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MNAAP Newsletter

Opening Vaccine Dialogue Across Cultures: Measles Outbreak in Minnesota

nusheen ameenudinBy Nusheen Ameenuddin, MD, FAAP

“Most of you already know Dr. Nusheen, because she sees your kids” is how I was introduced on my home turf at the first of a series of talks with Minnesota’s Somali community. It was during our state’s worst measles outbreak to date.

By the week before Memorial Day this year, Minnesota had already reached 69 measles cases, more than all U.S. cases in the previous year. Because the outbreak primarily affected unvaccinated Somali children, our state health department, American Academy of Pediatrics chapter and others partnered with leaders in the Somali community to train and dispatch teams of imams (religious leaders) and physicians to engage and inform the community about this threat.

I feel privileged to work with a vibrant patient population that includes many Somali-Americans. I met some families as new arrivals to this country, while others have become my second generation of patients. We are fortunate that Minnesota’s children’s health insurance coverage is at an all-time high of 97 percent, thanks to Medicaid and CHIP. But despite having some of the best health measures in the nation, we still struggle with the highest disparity in health outcomes between ethnic groups.

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Lessons Learned on Increasing MMR Vaccines During the Outbreak

By Anne Valaas-Turner, MD, FAAP

On August 25, 2017, the Minnesota Department of Health declared an end to the measles outbreak…. along with a collective, statewide sigh of relief. As part of this announcement, Commissioner of Health Dr. Ed Ehlinger thanked all of the health systems, hospitals, clinics, doctors, pediatric clinicians, clinic staff and local public health who worked so hard to contain the Spring epidemic. He also highlighted the Allina Health System, which according to MDH records, provided the most MMR vaccine during the outbreak.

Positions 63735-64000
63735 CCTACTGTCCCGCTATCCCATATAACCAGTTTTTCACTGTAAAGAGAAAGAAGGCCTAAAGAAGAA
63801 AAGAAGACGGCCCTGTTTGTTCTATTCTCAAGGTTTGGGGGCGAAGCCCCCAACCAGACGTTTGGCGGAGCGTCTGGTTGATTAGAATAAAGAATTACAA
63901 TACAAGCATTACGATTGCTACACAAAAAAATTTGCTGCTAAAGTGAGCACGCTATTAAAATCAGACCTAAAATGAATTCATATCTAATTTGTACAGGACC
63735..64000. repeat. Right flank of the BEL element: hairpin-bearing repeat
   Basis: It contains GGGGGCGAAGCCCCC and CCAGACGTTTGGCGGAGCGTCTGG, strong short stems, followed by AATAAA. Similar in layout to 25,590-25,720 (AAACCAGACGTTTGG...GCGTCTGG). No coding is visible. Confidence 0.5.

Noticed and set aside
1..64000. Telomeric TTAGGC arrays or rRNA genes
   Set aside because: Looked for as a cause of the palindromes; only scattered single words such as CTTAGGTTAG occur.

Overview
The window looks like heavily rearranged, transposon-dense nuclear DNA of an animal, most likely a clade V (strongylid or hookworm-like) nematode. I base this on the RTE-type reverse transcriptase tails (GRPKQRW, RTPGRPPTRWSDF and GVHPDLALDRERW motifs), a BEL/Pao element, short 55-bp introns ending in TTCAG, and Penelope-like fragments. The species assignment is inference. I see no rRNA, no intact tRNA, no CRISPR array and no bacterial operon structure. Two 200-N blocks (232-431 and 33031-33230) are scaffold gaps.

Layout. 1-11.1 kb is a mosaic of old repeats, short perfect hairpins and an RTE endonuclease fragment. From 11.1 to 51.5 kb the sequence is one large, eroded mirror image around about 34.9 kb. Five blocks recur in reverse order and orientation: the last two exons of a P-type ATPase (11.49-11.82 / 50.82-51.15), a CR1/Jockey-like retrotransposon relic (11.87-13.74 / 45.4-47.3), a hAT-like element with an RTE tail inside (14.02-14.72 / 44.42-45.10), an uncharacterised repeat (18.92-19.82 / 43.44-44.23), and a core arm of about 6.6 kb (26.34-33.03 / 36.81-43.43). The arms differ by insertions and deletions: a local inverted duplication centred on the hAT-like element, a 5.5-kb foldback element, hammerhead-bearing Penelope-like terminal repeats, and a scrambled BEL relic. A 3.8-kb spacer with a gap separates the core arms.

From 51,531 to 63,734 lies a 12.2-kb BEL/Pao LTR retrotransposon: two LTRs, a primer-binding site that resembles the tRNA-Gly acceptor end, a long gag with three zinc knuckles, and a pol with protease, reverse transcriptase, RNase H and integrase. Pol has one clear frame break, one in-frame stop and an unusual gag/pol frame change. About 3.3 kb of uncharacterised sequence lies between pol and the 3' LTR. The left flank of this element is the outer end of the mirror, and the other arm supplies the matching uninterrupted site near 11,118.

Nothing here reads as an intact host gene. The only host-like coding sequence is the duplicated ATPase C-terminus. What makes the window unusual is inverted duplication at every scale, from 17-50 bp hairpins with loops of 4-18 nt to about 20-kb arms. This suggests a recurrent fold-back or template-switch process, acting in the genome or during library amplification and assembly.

Pediatric staff reflected on this news and identified several key beliefs and lessons that we learned.

Communications: We were immediately notified of the measles outbreak by the MDH vaccine preventable disease listserv. Lesson: It may be useful to include “helpful e-mail lists to join” as part of the onboarding process for new providers.
Team structure: As a pediatrician, I share work space with my assistant, two partners, and their assistants. It was easy to teach the team the new vaccine recommendation, since we all work together in the same space. I will begrudgingly admit that the daily huddle system I sometimes rail against allowed for communication up and down the leadership structure about our measles response. We also got regular updates about the number of MMR doses in clinic, which was helpful.

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Pain-Reducing Measures in the Office Setting for Pediatric and Adolescent Immunizations

By Katy M. Bos, MS, APRN, ACNS-BC, PCNS-BC – Pediatric Clinical Nurse Specialist, Mayo Clinic and Robert M. Jacobson, M.D., F.A.A.P. – Professor of Pediatrics, Medical Director, Employee and Community Health and Southeast Minnesota Region Immunization Programs, Mayo Clinic

Bos_Katy_M_16JL robert-jacobson-bw

Part of a child’s routine medical care is vaccinations. In the first six years, a child will get up to 25 to 30 injections. The World Health Organization (WHO) suggests that needle pokes are a painful and anxiety-provoking health-related experience, potentially leading to a lifetime of fear of needles, vaccine non-compliance, negative health attitudes, and health care avoidance behaviors by children and their caregivers. The WHO also expressed concern that these negative effects could potentially lead to lower vaccine coverage rates and risk of vaccine-preventable diseases.

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HPV Vaccine: Helping Parents Separate Facts from Fallacy

By Vijay Chawla, MD, FAAP, Mayo Clinic

VijayChawlaPapilloma viruses are small DNA viruses that cause species- and tissue-specific disease. There are more than 200 types of human papilloma virus (HPV), which infect the skin and mucous membranes and are transmitted by contact. Lifetime risk of HPV infection exceeds 75 percent, and new HPV infections occur across the lifespan, albeit with a peak in young adulthood. While most infections clear within months, a minority produce complications.

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Minnesota Immunization Law Changes Update — One Year Later

By Ben Christianson and Lisa Randall, MDH Program Staff

Changes to Minnesota’s Immunization Law took effect on Sept. 1, 2014. The law now more closely aligns with current national immunization recommendations. Some examples of the new requirements included:
• Meningococcal and Tdap for seventh graders,
• Hepatitis B and hepatitis A for children in child care or early childhood programs, and
• Timing of the final doses of DTaP and polio for kindergarteners.

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